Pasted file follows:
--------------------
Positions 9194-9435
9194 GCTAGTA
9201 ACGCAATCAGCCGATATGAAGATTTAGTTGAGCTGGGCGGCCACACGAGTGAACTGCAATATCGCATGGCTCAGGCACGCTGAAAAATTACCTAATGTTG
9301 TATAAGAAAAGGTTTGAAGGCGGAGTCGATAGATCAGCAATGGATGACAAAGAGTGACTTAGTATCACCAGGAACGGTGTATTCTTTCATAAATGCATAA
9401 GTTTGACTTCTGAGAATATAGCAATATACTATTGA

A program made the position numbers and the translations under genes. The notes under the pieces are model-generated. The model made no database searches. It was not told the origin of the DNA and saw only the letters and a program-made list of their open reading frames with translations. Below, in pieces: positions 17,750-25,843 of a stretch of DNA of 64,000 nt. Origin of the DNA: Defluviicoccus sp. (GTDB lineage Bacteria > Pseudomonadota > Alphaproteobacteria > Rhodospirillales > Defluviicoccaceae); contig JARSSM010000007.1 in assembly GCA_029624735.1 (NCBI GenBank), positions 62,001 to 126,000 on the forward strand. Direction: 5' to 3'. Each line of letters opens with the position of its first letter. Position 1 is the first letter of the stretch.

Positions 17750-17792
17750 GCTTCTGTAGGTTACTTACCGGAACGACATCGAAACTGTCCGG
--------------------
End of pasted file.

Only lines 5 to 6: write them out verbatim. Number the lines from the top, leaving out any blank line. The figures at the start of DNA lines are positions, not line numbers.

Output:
9401 GTTTGACTTCTGAGAATATAGCAATATACTATTGA

A program made the position numbers and the translations under genes. The notes under the pieces are model-generated. The model made no database searches. It was not told the origin of the DNA and saw only the letters and a program-made list of their open reading frames with translations. Below, in pieces: positions 17,750-25,843 of a stretch of DNA of 64,000 nt. Origin of the DNA: Defluviicoccus sp. (GTDB lineage Bacteria > Pseudomonadota > Alphaproteobacteria > Rhodospirillales > Defluviicoccaceae); contig JARSSM010000007.1 in assembly GCA_029624735.1 (NCBI GenBank), positions 62,001 to 126,000 on the forward strand. Direction: 5' to 3'. Each line of letters opens with the position of its first letter. Position 1 is the first letter of the stretch.